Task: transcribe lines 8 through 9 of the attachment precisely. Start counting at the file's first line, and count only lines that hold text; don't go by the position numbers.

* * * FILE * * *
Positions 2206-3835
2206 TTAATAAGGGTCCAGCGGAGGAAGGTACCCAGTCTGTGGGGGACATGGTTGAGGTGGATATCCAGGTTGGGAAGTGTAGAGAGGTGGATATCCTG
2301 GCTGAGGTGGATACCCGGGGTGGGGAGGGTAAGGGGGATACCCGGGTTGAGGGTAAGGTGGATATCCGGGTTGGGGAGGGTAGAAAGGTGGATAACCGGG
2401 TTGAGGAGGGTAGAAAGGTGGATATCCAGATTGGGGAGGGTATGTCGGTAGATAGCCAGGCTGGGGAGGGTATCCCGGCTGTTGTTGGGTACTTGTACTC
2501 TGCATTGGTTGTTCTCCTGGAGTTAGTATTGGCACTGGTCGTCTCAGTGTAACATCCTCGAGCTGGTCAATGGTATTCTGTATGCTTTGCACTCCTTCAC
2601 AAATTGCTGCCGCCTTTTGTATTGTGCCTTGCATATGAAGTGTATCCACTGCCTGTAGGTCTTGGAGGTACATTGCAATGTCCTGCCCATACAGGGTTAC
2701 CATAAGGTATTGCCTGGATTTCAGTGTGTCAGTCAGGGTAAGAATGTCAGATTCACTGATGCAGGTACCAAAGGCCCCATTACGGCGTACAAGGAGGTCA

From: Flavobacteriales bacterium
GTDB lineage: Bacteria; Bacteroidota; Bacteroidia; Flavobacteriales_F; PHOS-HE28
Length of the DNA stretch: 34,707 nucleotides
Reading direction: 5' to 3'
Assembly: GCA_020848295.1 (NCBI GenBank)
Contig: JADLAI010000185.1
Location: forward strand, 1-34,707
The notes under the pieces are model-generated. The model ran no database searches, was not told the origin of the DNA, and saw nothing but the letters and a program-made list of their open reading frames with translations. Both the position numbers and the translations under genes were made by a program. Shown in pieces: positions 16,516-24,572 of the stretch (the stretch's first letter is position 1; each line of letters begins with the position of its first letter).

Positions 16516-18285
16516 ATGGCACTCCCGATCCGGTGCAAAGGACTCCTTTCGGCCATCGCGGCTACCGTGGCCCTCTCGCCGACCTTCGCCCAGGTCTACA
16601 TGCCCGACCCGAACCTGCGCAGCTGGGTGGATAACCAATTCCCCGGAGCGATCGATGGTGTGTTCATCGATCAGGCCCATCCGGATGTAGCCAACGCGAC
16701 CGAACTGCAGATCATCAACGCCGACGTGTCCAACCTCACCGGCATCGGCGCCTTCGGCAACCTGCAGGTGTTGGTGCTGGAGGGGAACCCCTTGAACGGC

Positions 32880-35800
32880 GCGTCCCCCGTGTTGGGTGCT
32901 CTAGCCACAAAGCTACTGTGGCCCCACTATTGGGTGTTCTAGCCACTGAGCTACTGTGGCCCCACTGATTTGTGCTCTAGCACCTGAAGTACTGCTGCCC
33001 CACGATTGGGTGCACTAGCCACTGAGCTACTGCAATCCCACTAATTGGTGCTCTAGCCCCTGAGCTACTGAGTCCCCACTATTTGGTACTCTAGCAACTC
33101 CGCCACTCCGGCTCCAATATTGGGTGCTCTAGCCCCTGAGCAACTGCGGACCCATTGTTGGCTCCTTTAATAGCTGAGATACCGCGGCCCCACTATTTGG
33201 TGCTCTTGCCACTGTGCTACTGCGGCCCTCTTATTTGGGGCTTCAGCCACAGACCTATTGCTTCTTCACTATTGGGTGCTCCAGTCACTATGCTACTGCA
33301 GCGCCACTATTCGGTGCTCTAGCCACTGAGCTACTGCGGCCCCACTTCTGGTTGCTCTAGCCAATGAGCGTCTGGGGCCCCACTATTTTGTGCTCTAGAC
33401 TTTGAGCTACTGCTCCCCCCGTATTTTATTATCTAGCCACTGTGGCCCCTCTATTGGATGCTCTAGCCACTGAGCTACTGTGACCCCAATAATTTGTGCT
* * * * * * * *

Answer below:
From: Flavobacteriales bacterium
GTDB lineage: Bacteria; Bacteroidota; Bacteroidia; Flavobacteriales_F; PHOS-HE28